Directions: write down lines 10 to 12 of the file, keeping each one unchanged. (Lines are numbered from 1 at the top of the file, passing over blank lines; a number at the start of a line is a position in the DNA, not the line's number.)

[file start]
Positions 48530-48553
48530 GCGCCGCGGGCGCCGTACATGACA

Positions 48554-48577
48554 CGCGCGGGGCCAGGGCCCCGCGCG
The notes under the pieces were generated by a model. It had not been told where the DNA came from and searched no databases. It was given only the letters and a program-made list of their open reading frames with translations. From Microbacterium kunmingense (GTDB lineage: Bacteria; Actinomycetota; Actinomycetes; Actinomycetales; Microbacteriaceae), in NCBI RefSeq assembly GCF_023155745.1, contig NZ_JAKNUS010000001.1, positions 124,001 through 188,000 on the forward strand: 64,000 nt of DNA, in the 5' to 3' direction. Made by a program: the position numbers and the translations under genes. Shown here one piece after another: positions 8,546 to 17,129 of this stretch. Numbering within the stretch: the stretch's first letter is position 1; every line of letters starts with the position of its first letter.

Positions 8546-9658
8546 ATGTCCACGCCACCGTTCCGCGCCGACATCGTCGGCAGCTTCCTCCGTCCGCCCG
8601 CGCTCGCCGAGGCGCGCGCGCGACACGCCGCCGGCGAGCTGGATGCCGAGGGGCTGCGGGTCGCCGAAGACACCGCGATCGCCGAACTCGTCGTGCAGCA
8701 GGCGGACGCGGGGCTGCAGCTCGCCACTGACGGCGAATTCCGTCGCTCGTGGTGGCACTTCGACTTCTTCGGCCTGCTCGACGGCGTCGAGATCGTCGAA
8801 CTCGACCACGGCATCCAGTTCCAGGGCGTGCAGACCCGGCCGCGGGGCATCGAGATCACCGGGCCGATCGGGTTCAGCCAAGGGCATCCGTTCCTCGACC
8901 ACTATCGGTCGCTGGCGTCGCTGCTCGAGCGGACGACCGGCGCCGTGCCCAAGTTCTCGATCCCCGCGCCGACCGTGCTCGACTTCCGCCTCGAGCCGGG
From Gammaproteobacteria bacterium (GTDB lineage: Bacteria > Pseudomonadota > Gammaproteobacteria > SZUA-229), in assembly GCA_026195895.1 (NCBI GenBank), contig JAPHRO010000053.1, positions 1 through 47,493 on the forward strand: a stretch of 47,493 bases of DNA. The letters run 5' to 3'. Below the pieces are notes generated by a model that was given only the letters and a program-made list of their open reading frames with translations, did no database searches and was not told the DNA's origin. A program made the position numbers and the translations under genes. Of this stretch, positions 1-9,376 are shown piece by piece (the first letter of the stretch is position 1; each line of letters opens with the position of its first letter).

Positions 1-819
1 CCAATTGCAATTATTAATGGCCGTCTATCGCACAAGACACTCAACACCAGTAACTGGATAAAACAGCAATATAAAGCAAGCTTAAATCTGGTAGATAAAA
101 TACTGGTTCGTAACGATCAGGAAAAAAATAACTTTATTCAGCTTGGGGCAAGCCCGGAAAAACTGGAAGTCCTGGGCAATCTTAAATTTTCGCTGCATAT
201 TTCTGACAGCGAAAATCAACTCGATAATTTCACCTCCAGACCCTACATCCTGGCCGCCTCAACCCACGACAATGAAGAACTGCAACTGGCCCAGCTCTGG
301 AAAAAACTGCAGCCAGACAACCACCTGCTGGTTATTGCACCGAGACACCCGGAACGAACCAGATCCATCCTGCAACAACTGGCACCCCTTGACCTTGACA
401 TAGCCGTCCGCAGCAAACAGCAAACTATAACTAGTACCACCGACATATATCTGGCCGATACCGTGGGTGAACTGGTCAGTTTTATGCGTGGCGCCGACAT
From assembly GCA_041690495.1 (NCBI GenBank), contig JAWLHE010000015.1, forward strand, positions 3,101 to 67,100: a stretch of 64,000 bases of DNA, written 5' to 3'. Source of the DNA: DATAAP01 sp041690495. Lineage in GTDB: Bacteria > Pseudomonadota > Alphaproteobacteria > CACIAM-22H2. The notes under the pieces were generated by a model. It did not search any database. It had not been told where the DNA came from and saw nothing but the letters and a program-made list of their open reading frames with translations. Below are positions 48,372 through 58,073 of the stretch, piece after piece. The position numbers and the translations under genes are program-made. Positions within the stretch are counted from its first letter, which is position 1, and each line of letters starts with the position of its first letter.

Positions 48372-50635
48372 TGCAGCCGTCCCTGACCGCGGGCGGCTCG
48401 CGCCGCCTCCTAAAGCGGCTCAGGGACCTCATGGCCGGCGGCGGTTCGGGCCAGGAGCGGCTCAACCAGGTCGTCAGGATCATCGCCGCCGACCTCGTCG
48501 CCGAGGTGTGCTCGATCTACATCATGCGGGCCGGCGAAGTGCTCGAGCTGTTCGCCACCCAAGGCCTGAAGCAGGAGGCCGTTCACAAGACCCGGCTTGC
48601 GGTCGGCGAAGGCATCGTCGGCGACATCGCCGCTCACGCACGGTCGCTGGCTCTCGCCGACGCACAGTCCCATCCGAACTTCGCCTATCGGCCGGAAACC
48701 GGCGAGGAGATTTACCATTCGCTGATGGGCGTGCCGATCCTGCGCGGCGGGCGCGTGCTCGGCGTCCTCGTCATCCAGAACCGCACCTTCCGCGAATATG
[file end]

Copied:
8801 CTCGACCACGGCATCCAGTTCCAGGGCGTGCAGACCCGGCCGCGGGGCATCGAGATCACCGGGCCGATCGGGTTCAGCCAAGGGCATCCGTTCCTCGACC
8901 ACTATCGGTCGCTGGCGTCGCTGCTCGAGCGGACGACCGGCGCCGTGCCCAAGTTCTCGATCCCCGCGCCGACCGTGCTCGACTTCCGCCTCGAGCCGGG
From Gammaproteobacteria bacterium (GTDB lineage: Bacteria > Pseudomonadota > Gammaproteobacteria > SZUA-229), in assembly GCA_026195895.1 (NCBI GenBank), contig JAPHRO010000053.1, positions 1 through 47,493 on the forward strand: a stretch of 47,493 bases of DNA. The letters run 5' to 3'. Below the pieces are notes generated by a model that was given only the letters and a program-made list of their open reading frames with translations, did no database searches and was not told the DNA's origin. A program made the position numbers and the translations under genes. Of this stretch, positions 1-9,376 are shown piece by piece (the first letter of the stretch is position 1; each line of letters opens with the position of its first letter).